Here’s an important note – only the primary cardholder gets a full Admirals Club membership, which also includes access to certain partner lounges (you can see the list of lounges here). Authorized users get Admirals Club access, but aren’t able to enter partner lounges, or get discounts on meeting rooms or other promotions.

I’ve got a buddy who has the Citi AAdvantage Executive because he flies on American Airlines for work a couple of times a month, so the perks are more than worth it for him. He’s added a few (trusted) coworkers who travel similarly to his account as authorized users, and they’re all enjoying the benefits of Admirals Club access without having to pay for a membership, or another annual fee.

Earn 50,000 AA miles with the Citi AAdvantage Executive Card

The Citi AAdvantage Executive isn’t just about Admirals Club lounge access. When you apply for the card and spend $5,000 on purchases in the first three months of account opening, you’ll earn 50,000 American Airlines miles.

There is no AA award chart, but American Airlines miles value can be extremely high if you know how to use American Airlines miles. For example, for 50,000 miles you should be able to book two round-trip coach domestic flights, a round-trip coach flight to Hawaii, and plenty more!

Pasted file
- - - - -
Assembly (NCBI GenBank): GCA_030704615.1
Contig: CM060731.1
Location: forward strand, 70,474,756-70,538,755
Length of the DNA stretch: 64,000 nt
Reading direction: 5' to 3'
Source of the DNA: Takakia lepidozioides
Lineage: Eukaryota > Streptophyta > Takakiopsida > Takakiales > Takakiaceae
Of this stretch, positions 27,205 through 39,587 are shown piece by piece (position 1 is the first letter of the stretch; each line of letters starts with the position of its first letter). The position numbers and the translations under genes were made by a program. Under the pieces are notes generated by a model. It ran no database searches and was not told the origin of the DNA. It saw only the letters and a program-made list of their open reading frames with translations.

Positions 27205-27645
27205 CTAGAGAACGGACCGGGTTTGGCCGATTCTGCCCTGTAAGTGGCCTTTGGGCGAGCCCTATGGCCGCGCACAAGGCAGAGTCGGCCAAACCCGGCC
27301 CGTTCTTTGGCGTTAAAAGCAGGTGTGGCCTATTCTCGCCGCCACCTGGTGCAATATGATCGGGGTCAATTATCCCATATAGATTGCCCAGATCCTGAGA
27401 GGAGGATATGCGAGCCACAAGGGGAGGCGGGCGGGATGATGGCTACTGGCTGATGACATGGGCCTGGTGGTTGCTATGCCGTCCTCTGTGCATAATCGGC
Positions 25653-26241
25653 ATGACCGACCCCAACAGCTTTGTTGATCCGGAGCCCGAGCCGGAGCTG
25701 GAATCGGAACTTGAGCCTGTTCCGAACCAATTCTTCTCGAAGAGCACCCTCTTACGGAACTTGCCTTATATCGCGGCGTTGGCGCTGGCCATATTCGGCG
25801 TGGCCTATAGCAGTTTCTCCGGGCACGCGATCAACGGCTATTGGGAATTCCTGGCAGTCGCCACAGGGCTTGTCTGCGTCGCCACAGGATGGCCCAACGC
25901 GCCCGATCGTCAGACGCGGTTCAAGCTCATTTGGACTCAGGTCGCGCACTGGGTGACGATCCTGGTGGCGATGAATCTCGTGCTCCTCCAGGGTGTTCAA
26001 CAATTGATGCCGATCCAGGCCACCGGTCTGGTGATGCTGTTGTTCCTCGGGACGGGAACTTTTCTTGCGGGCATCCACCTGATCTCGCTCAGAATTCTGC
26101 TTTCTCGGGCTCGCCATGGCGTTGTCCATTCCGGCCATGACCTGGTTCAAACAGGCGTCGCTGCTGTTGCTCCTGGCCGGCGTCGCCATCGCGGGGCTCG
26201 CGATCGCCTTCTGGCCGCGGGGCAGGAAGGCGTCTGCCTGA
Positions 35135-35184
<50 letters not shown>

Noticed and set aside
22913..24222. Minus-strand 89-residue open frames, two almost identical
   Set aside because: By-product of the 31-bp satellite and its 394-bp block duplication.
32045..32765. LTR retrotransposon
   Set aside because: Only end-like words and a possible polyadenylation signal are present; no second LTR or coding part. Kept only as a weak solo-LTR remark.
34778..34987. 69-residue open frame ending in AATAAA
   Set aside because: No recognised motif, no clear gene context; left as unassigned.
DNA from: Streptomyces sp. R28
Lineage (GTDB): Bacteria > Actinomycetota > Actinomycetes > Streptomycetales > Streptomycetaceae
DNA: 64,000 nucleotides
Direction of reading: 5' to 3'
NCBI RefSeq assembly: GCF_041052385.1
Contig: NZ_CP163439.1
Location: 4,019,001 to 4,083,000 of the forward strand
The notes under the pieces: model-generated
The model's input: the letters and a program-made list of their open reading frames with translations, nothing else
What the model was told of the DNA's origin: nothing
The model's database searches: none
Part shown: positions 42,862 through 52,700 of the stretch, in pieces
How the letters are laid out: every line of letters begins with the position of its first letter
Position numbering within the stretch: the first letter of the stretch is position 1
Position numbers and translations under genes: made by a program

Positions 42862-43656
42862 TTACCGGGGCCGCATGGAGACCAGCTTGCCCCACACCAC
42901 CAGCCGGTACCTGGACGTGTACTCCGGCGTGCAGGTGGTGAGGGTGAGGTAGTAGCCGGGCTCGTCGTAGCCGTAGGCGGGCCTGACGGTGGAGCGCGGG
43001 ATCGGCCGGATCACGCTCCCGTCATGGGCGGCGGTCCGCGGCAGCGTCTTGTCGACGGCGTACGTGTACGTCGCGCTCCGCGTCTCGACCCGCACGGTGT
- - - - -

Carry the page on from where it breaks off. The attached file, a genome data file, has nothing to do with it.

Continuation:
Read our post on the best use of AA miles.

You’ll also get:

  • Up to $100 Global Entry or TSA PreCheck application fee credit (every five years)
  • First checked bag free (for you and up to eight companions traveling on the same reservation) on American Airlines domestic itineraries – save $60 round-trip per person
  • Priority check-in, security (where available), and boarding
  • 10,000 elite-qualifying miles if you spend $40,000 or more on the card in a calendar year
  • 2 American Airlines miles per $1 you spend on eligible American Airlines purchases
  • 1 American Airlines mile per $1 you spend on everything else
  • No foreign transaction fees

If you don’t fly American Airlines often enough to take full advantage of Admirals Club lounge access and other perks, the Citi AAdvantage Executive likely won’t make sense for you given the $450 annual fee. Instead, if you’re looking for cheaper ways to earn AA miles, you could consider other cards, like:

Here’s our complete guide to American Airlines miles. And be sure to read our post about Citi American Airlines application rules.

Bottom line